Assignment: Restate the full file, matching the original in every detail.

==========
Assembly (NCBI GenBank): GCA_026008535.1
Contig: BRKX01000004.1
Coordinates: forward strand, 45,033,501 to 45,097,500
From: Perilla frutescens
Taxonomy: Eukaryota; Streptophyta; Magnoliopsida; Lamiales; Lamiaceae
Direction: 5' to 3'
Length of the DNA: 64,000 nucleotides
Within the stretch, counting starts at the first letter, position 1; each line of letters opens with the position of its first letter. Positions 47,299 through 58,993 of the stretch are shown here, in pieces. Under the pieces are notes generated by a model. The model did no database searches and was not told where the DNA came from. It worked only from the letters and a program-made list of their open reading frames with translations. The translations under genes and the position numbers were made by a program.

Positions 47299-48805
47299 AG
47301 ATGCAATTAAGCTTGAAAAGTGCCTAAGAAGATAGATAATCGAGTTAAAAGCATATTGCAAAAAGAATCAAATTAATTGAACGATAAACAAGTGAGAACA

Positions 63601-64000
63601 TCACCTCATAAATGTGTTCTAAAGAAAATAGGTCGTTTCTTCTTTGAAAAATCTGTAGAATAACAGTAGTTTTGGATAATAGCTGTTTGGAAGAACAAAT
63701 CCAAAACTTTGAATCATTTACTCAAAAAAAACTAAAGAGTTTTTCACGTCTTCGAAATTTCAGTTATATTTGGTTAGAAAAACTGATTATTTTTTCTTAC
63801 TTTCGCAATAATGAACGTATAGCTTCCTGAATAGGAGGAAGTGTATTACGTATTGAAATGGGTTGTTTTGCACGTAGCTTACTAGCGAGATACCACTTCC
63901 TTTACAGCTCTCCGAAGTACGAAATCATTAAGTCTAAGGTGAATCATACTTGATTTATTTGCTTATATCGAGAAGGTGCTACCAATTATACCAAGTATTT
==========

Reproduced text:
Assembly (NCBI GenBank): GCA_026008535.1
Contig: BRKX01000004.1
Coordinates: forward strand, 45,033,501 to 45,097,500
From: Perilla frutescens
Taxonomy: Eukaryota; Streptophyta; Magnoliopsida; Lamiales; Lamiaceae
Direction: 5' to 3'
Length of the DNA: 64,000 nucleotides
Within the stretch, counting starts at the first letter, position 1; each line of letters opens with the position of its first letter. Positions 47,299 through 58,993 of the stretch are shown here, in pieces. Under the pieces are notes generated by a model. The model did no database searches and was not told where the DNA came from. It worked only from the letters and a program-made list of their open reading frames with translations. The translations under genes and the position numbers were made by a program.

Positions 47299-48805
47299 AG
47301 ATGCAATTAAGCTTGAAAAGTGCCTAAGAAGATAGATAATCGAGTTAAAAGCATATTGCAAAAAGAATCAAATTAATTGAACGATAAACAAGTGAGAACA

Positions 63601-64000
63601 TCACCTCATAAATGTGTTCTAAAGAAAATAGGTCGTTTCTTCTTTGAAAAATCTGTAGAATAACAGTAGTTTTGGATAATAGCTGTTTGGAAGAACAAAT
63701 CCAAAACTTTGAATCATTTACTCAAAAAAAACTAAAGAGTTTTTCACGTCTTCGAAATTTCAGTTATATTTGGTTAGAAAAACTGATTATTTTTTCTTAC
63801 TTTCGCAATAATGAACGTATAGCTTCCTGAATAGGAGGAAGTGTATTACGTATTGAAATGGGTTGTTTTGCACGTAGCTTACTAGCGAGATACCACTTCC
63901 TTTACAGCTCTCCGAAGTACGAAATCATTAAGTCTAAGGTGAATCATACTTGATTTATTTGCTTATATCGAGAAGGTGCTACCAATTATACCAAGTATTT